a b

When to Do It Use emergency notification procedures whenever there is an immediate threat to the health or safety of students or employees on campus. Issue a warning whenever there is a threat that a crime is ongoing or may be repeated.

Update your log within two business days of the crime report. Make the log available to the public during business hours. Update your log within two business days of the fire report. Make the log available to the public during business hours. Identify campus security authorities at the beginning of the calendar year and collect crime reports on an ongoing basis. Make a request annually, ideally at the beginning of the calendar year. Submit statistics each fall, by the dates provided by ED in a letter to your institution sent each year in July. Follow required procedures whenever a student is determined to have been missing for 24 hours. Offer students the opportunity to register a contact annually. Publish and distribute your report or provide a notice of its availability annually by Oct. 1. Publish and distribute your report or provide a notice of its availability annually by Oct. 1.

The crime log is mandatory for all institutions that maintain a campus police or security department. The fire log, annual fire safety report, disclosure of fire statistics and missing student notification procedures are mandatory for any institution that has an on-campus student housing facility.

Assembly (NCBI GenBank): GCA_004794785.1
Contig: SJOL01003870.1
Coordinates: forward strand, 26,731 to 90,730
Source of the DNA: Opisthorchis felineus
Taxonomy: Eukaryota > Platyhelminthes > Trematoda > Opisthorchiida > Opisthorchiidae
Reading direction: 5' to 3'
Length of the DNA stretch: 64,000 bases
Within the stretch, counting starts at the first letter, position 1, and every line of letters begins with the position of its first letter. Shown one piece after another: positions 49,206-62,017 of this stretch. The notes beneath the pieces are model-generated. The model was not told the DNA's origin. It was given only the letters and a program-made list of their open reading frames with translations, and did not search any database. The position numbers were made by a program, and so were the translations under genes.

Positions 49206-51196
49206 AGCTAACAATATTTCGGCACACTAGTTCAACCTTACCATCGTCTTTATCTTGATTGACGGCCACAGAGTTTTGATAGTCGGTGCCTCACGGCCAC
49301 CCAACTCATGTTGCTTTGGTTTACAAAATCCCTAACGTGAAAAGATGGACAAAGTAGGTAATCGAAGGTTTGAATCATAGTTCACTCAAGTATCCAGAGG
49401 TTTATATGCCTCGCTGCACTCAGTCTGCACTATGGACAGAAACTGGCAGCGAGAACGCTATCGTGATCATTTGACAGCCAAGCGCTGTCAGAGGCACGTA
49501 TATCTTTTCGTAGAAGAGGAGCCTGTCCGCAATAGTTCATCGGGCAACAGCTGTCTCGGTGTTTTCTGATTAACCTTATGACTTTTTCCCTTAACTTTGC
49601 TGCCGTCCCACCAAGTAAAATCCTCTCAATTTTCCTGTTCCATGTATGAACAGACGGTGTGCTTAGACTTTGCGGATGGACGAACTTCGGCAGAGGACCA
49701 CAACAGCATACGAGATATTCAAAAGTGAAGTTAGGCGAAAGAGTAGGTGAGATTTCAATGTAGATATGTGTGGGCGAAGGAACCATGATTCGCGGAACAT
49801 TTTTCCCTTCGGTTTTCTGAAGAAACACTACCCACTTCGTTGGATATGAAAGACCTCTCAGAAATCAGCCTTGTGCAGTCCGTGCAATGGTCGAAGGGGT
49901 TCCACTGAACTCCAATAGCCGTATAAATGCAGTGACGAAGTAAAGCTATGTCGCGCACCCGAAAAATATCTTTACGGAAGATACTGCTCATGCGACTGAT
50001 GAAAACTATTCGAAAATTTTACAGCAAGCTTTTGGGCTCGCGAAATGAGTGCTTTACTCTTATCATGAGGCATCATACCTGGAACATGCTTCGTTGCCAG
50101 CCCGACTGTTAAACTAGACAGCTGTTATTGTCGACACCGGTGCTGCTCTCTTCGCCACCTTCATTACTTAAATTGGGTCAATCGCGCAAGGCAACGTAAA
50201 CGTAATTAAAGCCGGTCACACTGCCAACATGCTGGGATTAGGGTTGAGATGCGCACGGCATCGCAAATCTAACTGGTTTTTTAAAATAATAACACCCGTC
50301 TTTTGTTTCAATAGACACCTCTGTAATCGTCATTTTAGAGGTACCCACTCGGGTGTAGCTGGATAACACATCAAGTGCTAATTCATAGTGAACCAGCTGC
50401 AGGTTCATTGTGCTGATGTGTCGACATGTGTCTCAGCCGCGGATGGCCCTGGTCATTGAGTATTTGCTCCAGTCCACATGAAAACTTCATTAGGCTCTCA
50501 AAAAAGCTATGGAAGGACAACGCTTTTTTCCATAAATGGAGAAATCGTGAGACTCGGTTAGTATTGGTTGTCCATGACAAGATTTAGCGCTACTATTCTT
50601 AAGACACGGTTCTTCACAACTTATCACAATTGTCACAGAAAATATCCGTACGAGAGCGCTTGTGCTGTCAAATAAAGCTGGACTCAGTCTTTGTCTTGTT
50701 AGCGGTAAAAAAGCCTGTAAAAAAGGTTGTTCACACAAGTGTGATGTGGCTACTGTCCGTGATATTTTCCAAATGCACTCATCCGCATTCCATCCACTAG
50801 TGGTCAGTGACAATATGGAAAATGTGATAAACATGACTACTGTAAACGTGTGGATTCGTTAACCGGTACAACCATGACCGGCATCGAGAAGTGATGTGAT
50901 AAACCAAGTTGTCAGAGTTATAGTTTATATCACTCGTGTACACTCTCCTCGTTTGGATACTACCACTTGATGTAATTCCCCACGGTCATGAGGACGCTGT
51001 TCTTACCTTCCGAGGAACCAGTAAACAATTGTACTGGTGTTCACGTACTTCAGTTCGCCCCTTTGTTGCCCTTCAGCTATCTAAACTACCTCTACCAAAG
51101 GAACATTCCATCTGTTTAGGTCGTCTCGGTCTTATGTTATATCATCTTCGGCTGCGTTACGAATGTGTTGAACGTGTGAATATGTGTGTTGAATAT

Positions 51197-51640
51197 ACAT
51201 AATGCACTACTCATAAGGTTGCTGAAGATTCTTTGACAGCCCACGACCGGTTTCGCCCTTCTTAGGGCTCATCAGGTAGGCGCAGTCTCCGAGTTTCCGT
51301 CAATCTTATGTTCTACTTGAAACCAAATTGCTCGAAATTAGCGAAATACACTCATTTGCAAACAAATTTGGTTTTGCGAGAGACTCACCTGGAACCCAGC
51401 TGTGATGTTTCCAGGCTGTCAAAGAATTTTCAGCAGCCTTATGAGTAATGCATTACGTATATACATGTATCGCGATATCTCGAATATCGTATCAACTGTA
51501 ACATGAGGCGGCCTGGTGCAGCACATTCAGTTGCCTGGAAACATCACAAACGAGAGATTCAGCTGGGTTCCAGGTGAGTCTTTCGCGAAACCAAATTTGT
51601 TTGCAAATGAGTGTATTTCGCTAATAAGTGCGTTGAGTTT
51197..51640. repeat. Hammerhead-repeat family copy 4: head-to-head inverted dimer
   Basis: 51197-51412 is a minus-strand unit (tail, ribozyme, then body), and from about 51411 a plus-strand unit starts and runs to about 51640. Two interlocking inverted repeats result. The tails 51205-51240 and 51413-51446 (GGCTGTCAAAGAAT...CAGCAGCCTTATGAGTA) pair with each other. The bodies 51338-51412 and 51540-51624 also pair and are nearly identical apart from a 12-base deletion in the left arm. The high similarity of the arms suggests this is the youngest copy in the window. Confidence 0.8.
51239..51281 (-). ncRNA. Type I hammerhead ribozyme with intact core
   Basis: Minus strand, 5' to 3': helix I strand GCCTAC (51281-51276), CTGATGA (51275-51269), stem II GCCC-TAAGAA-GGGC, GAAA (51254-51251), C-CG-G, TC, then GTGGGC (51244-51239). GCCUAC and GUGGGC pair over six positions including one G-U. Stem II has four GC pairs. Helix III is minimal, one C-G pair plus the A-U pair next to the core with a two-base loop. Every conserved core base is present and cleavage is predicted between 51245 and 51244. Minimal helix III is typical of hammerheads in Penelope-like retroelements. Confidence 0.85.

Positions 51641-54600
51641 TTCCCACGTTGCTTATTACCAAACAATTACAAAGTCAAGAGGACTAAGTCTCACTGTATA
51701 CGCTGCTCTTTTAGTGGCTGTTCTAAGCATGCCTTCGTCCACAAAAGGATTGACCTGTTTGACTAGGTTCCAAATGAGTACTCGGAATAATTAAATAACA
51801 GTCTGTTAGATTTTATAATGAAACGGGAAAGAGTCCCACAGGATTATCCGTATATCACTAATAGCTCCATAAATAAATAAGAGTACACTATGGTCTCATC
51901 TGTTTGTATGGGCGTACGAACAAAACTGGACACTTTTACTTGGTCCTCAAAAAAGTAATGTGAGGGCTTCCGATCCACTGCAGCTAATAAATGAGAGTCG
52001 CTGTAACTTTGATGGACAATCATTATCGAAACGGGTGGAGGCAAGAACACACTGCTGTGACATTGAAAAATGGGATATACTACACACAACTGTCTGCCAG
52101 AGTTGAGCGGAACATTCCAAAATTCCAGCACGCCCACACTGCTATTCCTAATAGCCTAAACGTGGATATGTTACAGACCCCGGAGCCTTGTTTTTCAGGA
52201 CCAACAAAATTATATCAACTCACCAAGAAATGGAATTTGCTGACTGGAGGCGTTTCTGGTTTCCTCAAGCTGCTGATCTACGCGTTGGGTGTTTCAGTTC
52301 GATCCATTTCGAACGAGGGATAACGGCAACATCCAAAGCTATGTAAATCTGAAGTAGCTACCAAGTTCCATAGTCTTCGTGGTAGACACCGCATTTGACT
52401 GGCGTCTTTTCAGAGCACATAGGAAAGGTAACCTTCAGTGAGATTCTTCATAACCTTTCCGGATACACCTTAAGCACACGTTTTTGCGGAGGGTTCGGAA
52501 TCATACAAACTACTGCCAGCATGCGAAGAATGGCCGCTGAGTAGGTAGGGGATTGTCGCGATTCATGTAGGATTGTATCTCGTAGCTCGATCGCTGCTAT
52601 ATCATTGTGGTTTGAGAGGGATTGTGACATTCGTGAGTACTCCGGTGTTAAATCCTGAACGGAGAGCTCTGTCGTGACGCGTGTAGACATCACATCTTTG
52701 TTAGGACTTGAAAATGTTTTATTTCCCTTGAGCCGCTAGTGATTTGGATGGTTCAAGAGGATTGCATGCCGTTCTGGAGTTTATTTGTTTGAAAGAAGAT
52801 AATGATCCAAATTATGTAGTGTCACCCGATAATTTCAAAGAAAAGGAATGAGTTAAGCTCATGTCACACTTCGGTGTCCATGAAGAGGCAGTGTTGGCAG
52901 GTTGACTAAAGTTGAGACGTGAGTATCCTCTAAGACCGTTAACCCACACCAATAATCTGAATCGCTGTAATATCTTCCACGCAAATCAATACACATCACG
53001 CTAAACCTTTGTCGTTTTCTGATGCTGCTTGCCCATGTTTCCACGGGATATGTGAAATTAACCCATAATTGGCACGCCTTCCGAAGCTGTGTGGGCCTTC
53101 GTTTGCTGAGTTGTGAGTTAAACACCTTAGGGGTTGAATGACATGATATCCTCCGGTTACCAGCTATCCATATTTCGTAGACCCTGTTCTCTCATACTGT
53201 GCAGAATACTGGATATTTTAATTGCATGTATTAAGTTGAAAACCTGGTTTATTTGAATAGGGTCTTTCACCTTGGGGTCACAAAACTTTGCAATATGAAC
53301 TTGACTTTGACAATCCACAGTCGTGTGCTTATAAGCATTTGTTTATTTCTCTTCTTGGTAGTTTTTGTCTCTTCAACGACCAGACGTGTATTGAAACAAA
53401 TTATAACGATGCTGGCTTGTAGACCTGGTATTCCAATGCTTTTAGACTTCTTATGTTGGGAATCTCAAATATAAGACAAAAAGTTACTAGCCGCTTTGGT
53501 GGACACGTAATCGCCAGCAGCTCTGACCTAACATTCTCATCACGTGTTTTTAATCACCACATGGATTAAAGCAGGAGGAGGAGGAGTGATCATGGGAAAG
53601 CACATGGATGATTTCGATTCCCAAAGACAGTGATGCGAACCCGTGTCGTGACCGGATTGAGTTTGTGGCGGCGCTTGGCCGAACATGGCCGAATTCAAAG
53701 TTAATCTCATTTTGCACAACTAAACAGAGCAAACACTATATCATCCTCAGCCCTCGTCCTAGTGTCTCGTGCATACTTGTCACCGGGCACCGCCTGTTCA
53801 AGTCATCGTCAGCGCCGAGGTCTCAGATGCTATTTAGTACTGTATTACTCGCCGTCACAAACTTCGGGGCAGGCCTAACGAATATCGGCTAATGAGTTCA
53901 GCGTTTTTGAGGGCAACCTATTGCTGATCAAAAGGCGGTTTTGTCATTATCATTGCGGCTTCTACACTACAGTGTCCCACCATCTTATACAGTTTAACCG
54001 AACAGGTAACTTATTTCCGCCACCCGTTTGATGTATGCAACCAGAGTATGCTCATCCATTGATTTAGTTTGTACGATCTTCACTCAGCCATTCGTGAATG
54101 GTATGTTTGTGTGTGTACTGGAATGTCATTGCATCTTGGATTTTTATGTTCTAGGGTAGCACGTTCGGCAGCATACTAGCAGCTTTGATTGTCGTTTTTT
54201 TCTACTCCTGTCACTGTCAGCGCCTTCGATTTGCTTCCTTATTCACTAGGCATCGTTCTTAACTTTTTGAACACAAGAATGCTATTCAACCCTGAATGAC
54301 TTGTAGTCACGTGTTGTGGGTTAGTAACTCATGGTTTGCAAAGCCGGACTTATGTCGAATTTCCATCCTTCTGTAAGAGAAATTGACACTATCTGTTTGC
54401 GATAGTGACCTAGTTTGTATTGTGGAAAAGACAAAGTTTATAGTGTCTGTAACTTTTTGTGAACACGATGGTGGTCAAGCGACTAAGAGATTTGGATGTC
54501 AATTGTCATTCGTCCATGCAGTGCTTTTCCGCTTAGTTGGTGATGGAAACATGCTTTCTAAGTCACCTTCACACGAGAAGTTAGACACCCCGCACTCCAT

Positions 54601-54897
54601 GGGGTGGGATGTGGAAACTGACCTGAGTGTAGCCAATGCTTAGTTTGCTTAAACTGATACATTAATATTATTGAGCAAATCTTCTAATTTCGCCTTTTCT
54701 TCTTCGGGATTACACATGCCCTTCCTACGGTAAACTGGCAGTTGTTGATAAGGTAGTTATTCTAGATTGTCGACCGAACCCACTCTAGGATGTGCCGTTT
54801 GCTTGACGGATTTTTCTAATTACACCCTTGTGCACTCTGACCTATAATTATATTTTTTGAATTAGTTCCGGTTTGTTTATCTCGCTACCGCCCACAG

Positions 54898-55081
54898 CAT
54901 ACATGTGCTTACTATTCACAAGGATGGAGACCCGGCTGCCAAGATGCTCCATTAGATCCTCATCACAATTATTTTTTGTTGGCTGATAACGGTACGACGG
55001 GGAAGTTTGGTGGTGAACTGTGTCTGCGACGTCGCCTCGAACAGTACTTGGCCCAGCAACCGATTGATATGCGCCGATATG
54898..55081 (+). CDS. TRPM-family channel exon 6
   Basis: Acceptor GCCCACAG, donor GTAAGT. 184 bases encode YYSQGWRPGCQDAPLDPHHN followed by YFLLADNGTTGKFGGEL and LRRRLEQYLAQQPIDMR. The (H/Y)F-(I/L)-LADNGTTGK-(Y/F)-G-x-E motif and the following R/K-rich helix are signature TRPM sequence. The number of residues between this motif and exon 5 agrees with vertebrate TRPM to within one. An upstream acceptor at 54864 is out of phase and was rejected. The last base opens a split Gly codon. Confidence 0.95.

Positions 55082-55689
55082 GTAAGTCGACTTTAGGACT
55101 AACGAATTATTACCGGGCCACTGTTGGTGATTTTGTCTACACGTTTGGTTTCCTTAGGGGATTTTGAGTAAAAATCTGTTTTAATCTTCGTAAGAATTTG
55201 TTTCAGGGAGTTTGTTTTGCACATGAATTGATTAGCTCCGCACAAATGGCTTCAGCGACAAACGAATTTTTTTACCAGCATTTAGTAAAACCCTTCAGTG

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Getting Additional Help


For questions that are not answered by this handbook, assistance is available by e-mailing: HandbookQuestions@ed.gov. Please include the following information and we will respond as soon as possible:

Your name and title. The name of your school. A detailed description of the assistance you need.

Before Moving On Now that we have introduced you to the basics of HEA compliance, you need to be aware of the consequences of noncompliance. In addition to providing guidance on the implementation of regulations and collecting and disseminating crime and fire data to Congress and the public, the U.S. Department of Education is also responsible for monitoring compliance. ED can issue civil fines of up to $27,500 per violation for a substantial misrepresentation of the number, location or nature of the crimes required to be reported or for a violation of any other provision of the safety- and security-related HEA regulations. Final Review Determination Reports are public records. (Our Program Review Guide can be accessed at http://www.ifap.ed.gov.) Note that HEOA added whistleblower protection making it clear that nothing in the law shall be construed to permit a school to take retaliatory action against anyone with respect to the implementation of the regulations. Again, Chapter 2 presents a detailed look at HEA geography, what it is and why its the cornerstone of safetyand security-related reporting. We strongly urge you to read it prior to reading the remaining handbook chapters, even if you are a reporting veteran.

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Geography:
Location, Location, Location

CHAPTER

The Clery Act requires institutions to disclose statistics for


reported crimes based on:

Where the crimes occurred, To whom the crimes were reported, The types of crimes that were reported, and The year in which the crimes were reported.